# FindInstance fails to find integer solutions to glaringly obvious problems

This is a continuation question to Sums as rational vector dot products with a basis constants vector.

Consider the following FindInstance query. Looks easy, doesn't it?

FindInstance[(x + y Sinh + z Cosh)/d ==
(1 + Sinh + Cosh)/2 && d > 0, {x, y, z, d}, Integers]


FindInstance::nsmet: The methods available to FindInstance are insufficient to find the requested instances or prove they do not exist.

So, no. Many of queries of the same form (varying expected x, y, z and d) succeed trivially, while others fail mysteriously. What gives?

TrigExpand resolves the problem for these specific constants (Sinh and Cosh), but that's not what I'm looking for. I'm looking for a general solution to the problem of reliable extraction of multipliers to non-rational constants.

EDIT:

It is not that this specific case would be hard to work out by finding a suitable method. I'd naively expect that any integer combination of x, y, z and (non-zero) d should be trivially recoverable for any such, even structurally obvious linear combination of basis constants (1, Sinh and Cosh). I would expect this process to have $O(1)$ run time complexity on size of these integers if the form is essentially exactly the same on both sides, and to never fail.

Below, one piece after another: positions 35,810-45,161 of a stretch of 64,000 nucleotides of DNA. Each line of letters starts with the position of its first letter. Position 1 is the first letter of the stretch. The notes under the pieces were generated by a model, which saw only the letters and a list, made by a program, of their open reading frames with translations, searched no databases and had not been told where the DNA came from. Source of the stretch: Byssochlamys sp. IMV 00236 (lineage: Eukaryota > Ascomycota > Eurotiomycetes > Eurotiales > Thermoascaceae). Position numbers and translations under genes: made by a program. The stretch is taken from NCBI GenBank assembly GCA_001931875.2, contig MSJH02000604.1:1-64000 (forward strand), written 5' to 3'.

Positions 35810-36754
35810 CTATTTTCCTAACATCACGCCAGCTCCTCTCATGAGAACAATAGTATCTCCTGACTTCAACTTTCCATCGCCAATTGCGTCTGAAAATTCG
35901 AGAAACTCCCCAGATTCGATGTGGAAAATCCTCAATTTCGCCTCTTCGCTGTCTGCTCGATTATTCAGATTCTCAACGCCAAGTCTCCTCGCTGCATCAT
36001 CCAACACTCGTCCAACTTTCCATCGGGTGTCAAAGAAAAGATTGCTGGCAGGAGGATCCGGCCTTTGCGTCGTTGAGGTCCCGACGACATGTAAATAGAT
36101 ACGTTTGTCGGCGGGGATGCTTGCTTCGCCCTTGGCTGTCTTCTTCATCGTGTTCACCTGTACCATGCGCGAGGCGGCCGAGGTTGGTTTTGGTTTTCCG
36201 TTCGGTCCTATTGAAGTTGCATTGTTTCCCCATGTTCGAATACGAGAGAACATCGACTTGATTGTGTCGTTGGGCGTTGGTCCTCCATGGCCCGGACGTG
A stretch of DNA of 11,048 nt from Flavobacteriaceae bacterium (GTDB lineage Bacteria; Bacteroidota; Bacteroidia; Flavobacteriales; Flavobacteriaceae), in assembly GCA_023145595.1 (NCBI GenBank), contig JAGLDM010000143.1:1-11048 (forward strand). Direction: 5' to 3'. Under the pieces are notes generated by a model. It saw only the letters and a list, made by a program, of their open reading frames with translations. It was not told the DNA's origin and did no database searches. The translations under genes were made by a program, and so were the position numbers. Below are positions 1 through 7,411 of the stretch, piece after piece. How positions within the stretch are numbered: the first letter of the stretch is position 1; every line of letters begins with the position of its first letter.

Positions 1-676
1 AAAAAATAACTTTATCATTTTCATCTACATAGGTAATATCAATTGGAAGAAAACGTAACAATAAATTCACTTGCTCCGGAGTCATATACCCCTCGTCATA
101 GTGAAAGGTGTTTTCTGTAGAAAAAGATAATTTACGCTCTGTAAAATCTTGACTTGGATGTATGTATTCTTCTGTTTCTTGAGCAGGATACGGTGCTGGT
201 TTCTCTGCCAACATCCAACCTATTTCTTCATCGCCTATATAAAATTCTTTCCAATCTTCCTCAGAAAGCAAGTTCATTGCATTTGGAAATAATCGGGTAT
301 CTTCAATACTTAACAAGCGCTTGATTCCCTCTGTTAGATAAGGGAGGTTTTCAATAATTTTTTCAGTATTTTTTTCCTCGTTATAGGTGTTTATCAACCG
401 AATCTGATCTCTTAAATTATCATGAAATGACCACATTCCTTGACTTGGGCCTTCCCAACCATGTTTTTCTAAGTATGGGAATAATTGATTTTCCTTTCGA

FindInstance works fine, after all, with many combinations of above variables even when they're like hundred digits long. What is the technical approach FindInstance takes here? What would be a more robust method for these kind of problems?

• maybe FindInstance[ Rationalize[ N[(x + y Sinh + z Cosh)/d == (1 + Sinh + Cosh)/2]] && d > 0, {x, y, z, d}, Integers]? – kglr Aug 11 '18 at 20:38
• @kglr That's not a result of practical value to me, though. Also, my root question is... what on Earth is going behind the scenes if FindInstance fails to find the symbolic result? – kirma Aug 11 '18 at 20:41
• Funny, FindInstance[(x + y Sinh + z Cosh)/-minusd == (1 + Sinh + Cosh)/2 && minusd < 0, {x, y, z, minusd}, Integers] works… – xzczd Aug 12 '18 at 15:05

FindInstance works in this case if you require all variables to be positive

FindInstance[(x + y Sinh + z Cosh)/d == (1 + Sinh + Cosh)/
2 && (And @@ Thread[{x, y, z, d} > 0]), {x, y, z, d}, Integers]

(* {{x -> 1, y -> 1, z -> 1, d -> 2}} *)


Finding other solutions by brute force

max = 10;

Thread[{x, y, z, d} -> #] & /@ (Most /@
Select[Flatten[
Table[{x, y, z,
d, (x + y Sinh + z Cosh)/d == (1 + Sinh + Cosh)/2 &&
d > 0}, {x, max}, {y, max}, {z, max}, {d, max}], 3], #[] &])

(* {{x -> 1, y -> 1, z -> 1, d -> 2}, {x -> 2, y -> 2, z -> 2, d -> 4}, {x -> 3,
y -> 3, z -> 3, d -> 6}, {x -> 4, y -> 4, z -> 4, d -> 8}, {x -> 5, y -> 5,
z -> 5, d -> 10}} *)


Generalizing,

(x + y Sinh + z Cosh)/d == (1 + Sinh + Cosh)/2 &&
d > 0 /. {x -> n, y -> n, z -> n, d -> 2 n} // Simplify[#, n > 0] &

(* True *)